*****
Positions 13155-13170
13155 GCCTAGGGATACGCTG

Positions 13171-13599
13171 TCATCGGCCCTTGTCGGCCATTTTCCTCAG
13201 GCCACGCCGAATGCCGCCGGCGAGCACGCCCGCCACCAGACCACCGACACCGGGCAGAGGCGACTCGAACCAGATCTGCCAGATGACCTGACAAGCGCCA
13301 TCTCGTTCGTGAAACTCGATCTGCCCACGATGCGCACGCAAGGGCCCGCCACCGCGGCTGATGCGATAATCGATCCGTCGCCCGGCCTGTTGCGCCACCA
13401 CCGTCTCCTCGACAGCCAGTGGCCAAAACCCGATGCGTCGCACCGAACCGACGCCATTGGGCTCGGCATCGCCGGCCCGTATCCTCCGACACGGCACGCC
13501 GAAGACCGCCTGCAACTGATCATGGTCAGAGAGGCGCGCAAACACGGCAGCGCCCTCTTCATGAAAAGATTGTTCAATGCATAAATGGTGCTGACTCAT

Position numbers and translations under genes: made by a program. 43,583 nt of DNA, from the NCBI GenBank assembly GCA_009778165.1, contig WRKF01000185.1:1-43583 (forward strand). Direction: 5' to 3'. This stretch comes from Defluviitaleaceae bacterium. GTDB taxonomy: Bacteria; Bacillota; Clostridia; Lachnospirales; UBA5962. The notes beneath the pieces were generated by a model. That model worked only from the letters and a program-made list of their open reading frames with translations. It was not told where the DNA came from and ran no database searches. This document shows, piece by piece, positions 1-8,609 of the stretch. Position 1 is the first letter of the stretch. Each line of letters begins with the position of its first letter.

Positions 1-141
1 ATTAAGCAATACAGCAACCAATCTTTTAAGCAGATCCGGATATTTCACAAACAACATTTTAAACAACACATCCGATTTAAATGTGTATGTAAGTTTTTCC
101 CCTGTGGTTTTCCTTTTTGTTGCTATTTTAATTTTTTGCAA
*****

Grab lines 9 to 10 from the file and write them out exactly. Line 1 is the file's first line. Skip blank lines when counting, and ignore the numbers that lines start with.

Position numbers and translations under genes: made by a program. 43,583 nt of DNA, from the NCBI GenBank assembly GCA_009778165.1, contig WRKF01000185.1:1-43583 (forward strand). Direction: 5' to 3'. This stretch comes from Defluviitaleaceae bacterium. GTDB taxonomy: Bacteria; Bacillota; Clostridia; Lachnospirales; UBA5962. The notes beneath the pieces were generated by a model. That model worked only from the letters and a program-made list of their open reading frames with translations. It was not told where the DNA came from and ran no database searches. This document shows, piece by piece, positions 1-8,609 of the stretch. Position 1 is the first letter of the stretch. Each line of letters begins with the position of its first letter.

Positions 1-141